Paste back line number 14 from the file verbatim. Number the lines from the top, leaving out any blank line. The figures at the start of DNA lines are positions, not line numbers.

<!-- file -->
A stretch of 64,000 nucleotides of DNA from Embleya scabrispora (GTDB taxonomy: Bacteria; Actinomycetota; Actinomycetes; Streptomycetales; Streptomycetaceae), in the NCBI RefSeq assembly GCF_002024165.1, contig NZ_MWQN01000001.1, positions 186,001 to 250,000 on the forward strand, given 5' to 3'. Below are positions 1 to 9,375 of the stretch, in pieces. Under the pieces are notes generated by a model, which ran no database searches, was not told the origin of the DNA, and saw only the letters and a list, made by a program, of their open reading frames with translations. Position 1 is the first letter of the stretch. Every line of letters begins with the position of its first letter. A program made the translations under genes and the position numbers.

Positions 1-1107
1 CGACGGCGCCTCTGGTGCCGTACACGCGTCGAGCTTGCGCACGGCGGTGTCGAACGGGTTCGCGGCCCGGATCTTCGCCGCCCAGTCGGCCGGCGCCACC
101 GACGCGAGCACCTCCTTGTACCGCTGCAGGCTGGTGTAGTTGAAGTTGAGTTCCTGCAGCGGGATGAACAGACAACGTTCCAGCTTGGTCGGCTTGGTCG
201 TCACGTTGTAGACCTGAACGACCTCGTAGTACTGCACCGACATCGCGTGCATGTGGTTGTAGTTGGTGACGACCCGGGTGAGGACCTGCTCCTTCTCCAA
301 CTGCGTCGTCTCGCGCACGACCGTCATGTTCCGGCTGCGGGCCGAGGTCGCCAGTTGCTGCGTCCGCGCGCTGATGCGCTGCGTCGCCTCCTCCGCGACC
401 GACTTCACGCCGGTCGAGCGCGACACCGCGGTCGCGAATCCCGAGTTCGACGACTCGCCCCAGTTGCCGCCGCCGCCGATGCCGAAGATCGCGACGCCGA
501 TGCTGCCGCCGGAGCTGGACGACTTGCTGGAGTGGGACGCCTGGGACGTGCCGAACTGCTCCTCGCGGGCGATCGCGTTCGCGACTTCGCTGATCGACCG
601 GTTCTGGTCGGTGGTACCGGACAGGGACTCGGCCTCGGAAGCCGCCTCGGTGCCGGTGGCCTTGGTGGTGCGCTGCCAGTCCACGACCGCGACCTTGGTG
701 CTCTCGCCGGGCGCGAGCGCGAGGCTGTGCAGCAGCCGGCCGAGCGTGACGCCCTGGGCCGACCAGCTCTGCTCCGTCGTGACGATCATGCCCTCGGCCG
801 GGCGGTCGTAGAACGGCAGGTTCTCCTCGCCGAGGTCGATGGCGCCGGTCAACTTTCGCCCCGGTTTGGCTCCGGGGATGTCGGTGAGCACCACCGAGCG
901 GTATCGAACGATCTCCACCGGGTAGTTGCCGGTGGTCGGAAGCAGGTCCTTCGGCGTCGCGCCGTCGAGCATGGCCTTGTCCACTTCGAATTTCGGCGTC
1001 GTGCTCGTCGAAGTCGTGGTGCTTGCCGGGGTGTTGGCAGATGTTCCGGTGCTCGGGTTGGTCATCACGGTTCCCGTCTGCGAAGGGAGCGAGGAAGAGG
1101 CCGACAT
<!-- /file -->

1101 CCGACAT